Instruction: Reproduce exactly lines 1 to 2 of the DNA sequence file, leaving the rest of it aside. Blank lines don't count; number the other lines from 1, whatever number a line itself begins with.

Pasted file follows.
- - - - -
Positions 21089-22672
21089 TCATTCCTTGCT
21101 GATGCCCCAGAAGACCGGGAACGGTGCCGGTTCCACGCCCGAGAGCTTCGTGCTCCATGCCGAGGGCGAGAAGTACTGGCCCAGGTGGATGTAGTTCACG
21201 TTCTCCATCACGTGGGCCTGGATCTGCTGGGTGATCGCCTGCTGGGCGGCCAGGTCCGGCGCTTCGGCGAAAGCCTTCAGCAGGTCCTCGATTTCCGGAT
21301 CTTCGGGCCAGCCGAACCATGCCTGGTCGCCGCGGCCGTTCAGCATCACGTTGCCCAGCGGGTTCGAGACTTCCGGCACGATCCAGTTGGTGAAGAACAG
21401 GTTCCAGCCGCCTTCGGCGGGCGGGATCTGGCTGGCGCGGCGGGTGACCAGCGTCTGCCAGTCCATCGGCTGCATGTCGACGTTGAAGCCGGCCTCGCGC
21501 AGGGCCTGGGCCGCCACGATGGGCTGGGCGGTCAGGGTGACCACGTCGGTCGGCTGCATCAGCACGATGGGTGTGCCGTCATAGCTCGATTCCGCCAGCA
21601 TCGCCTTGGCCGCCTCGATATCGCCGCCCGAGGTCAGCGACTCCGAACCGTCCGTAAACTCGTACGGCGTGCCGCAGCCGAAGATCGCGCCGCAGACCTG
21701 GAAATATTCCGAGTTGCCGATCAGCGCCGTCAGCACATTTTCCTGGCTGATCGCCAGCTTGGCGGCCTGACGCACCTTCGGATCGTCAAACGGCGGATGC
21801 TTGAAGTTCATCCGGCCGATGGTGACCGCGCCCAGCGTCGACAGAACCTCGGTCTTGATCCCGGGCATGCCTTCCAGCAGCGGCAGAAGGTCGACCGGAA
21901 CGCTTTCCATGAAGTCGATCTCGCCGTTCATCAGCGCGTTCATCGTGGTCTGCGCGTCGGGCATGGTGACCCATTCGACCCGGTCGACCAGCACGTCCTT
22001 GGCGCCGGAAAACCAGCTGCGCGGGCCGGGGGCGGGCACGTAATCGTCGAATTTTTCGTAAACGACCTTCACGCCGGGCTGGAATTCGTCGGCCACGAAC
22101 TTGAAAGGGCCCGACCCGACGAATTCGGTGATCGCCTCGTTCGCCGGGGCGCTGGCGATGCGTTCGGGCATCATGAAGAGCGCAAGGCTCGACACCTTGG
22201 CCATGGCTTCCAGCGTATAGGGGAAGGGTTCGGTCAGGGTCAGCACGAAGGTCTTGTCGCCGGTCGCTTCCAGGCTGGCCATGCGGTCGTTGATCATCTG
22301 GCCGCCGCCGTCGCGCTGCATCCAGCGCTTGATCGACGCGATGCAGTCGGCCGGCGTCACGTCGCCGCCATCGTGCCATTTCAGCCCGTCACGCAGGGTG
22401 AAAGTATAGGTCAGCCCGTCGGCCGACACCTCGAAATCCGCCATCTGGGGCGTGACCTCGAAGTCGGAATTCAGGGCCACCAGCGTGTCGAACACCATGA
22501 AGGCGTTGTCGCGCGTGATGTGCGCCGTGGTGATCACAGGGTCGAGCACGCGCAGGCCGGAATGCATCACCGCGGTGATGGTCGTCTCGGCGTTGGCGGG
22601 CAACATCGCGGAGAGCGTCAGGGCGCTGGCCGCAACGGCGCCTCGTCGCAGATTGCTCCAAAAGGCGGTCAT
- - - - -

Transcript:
Positions 21089-22672
21089 TCATTCCTTGCT